Faegre Drinker Biddle & Reath LLP, a Delaware limited liability partnership | This website contains attorney advertising.
May 23, 2024

Supreme Court Decides Alexander v. South Carolina State Conference of the NAACP

On May 23, 2024, the U.S. Supreme Court decided Alexander v. South Carolina State Conference of the NAACP, No. 22-807. The Court held that the finding of a three-judge district court panel that race was predominant in the design of a redistricting map was clearly erroneous. The Court also held that the finding of racial vote dilution was clearly erroneous.

Following the 2020 census, South Carolina had to redraw two congressional districts because of population shifts. The legislative subcommittee redrawing the maps had the express goal of creating a stronger Republican tilt in one district, and was also guided by traditional districting principles. The new map achieved the legislature’s political goal and slightly raised the black voting-age population for District 1.

The NAACP and a voter from District 1 challenged the plan, alleging that it resulted in racial gerrymander and diluted the vote of the State’s black voters. A three-judge district court panel agreed. 

The Supreme Court reversed under clear-error review. The Court explained that the Federal Constitution permits political but not racial gerrymandering. Thus, when race and partisan preferences are highly correlated, courts must carefully apply two principles. First, a party challenging a map’s constitutionality must “disentangle race and politics” to prove that the legislature was motivated by race as opposed to partisanship. Second, a court must presume the legislature acted in good faith.

The Court found that the district court panel failed to follow either principle. The Court first noted that there was no direct evidence of a racial gerrymander, and all of the circumstantial evidence was weak because it could be explained by the drafters’ political goal. In any event, the circumstantial evidence could not overcome the presumption of legislative good faith. The Court also found that the four expert reports on which the challengers relied were fundamentally flawed and could not support the panel’s findings. And the Court held that the panel “critically erred” by failing to draw an adverse inference against the challengers for not providing a substitute map showing how the State could have achieved its legitimate political objectives while producing greater racial balance.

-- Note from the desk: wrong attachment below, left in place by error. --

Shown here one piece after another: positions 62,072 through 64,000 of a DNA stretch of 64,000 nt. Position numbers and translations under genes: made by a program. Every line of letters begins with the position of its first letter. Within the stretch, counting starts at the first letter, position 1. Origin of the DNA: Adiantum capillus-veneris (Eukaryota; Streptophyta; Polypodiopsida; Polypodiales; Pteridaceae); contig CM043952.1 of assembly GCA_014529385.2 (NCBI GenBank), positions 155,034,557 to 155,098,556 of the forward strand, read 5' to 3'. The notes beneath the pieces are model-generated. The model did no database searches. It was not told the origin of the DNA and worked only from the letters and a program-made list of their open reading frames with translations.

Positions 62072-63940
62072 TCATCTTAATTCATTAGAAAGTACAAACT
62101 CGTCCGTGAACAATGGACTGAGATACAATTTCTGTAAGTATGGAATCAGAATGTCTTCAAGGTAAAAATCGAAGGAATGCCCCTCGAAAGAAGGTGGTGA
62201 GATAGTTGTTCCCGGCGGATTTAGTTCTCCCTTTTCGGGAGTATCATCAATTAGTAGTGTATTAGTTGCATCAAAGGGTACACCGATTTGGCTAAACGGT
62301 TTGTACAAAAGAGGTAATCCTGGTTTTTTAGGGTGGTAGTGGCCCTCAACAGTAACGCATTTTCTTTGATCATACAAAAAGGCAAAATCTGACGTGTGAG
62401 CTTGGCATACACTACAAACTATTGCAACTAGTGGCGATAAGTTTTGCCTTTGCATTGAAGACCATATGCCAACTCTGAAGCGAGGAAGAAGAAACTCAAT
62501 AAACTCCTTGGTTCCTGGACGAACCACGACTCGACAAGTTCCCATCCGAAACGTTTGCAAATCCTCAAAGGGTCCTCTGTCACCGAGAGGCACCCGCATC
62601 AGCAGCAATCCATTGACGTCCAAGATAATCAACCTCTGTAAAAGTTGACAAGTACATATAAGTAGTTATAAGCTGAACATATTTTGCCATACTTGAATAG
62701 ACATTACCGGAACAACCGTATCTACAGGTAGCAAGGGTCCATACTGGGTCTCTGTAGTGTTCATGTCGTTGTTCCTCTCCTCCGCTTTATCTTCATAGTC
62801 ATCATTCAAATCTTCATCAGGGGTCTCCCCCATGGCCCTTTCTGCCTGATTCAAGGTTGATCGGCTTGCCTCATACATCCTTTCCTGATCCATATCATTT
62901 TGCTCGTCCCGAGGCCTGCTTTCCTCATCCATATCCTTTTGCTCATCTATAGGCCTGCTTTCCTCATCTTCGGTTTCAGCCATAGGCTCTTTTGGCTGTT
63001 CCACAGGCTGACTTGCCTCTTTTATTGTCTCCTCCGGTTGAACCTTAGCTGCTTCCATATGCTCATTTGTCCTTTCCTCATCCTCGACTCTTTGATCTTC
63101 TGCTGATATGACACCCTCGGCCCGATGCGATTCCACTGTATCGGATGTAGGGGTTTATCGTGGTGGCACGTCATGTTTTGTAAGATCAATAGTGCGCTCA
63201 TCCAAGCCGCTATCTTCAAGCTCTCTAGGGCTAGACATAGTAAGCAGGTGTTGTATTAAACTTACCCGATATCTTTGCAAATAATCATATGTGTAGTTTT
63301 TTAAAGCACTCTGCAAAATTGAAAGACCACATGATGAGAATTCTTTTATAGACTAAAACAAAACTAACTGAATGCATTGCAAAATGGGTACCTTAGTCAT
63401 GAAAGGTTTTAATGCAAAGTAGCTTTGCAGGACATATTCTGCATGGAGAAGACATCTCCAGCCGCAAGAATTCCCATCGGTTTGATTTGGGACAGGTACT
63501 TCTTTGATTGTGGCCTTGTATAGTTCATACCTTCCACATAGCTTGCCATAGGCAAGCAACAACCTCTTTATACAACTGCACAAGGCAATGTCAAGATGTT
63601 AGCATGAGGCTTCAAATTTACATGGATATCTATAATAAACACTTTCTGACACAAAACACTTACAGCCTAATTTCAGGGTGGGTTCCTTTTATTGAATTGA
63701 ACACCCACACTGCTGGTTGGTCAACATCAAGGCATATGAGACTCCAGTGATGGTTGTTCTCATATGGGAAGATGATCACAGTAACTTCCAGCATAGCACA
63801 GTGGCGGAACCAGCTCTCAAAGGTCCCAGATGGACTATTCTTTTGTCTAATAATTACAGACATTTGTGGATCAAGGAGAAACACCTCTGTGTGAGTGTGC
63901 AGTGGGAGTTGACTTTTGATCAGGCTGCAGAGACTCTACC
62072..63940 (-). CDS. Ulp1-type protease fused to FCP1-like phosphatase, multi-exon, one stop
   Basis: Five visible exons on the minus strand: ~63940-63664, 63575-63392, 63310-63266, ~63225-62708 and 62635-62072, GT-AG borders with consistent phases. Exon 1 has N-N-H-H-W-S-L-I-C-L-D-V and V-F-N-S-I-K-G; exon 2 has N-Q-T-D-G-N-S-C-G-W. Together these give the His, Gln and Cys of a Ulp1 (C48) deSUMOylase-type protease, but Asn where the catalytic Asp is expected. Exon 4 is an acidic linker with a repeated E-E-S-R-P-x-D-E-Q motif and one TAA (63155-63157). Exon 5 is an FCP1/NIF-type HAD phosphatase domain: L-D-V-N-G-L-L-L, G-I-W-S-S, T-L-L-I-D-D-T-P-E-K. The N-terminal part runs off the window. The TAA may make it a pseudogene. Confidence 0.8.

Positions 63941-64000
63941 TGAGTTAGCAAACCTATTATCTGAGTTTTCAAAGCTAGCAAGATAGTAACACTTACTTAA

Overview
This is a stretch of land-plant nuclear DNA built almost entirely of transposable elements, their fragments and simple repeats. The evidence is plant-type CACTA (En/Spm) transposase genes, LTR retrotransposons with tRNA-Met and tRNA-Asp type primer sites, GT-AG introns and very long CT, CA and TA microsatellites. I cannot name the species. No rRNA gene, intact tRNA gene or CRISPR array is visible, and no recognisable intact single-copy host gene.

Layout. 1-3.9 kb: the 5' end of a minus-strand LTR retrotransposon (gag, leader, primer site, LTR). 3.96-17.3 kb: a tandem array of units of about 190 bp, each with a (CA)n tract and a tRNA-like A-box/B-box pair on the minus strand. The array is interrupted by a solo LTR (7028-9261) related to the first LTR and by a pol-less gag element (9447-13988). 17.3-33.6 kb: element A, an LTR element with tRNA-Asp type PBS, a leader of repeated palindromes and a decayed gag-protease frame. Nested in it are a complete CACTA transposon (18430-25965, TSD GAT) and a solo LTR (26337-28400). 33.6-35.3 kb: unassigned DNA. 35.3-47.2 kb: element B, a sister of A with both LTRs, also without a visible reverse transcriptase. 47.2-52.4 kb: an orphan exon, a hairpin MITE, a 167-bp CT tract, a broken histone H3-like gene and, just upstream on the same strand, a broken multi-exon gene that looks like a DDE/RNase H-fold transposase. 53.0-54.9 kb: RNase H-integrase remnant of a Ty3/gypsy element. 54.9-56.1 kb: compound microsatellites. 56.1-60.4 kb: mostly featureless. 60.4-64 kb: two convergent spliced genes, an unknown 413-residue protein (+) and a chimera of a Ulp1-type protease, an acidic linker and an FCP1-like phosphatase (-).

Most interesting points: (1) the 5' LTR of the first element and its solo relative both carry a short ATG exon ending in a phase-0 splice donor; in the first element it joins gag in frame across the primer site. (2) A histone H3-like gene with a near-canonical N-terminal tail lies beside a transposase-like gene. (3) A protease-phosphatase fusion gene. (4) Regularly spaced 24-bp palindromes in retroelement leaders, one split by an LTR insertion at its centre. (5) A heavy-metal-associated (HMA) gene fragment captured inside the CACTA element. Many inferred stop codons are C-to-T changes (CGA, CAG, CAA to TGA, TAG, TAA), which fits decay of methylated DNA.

The Court also reversed the panel’s judgment on the vote-dilution claim. The Court held that the panel applied an incorrect legal standard and relied on the same findings of fact and reasoning that the Court had determined were clearly erroneous. Therefore, the Court remanded for reconsideration of the vote-dilution claim alone.

Justice Alito delivered the opinion of the Court. Justice Thomas filed an opinion concurring in part. Justice Kagan filed a dissenting opinion, in which Justice Sotomayor and Justice Jackson joined.

Download Opinion of the Court

The material contained in this communication is informational, general in nature and does not constitute legal advice. The material contained in this communication should not be relied upon or used without consulting a lawyer to consider your specific circumstances. This communication was published on the date specified and may not include any changes in the topics, laws, rules or regulations covered. Receipt of this communication does not establish an attorney-client relationship. In some jurisdictions, this communication may be considered attorney advertising.

Related Legal Services

Related Topics

The Faegre Drinker Biddle & Reath LLP website uses cookies to make your browsing experience as useful as possible. In order to have the full site experience, keep cookies enabled on your web browser. By browsing our site with cookies enabled, you are agreeing to their use. Review Faegre Drinker Biddle & Reath LLP's cookies information for more details.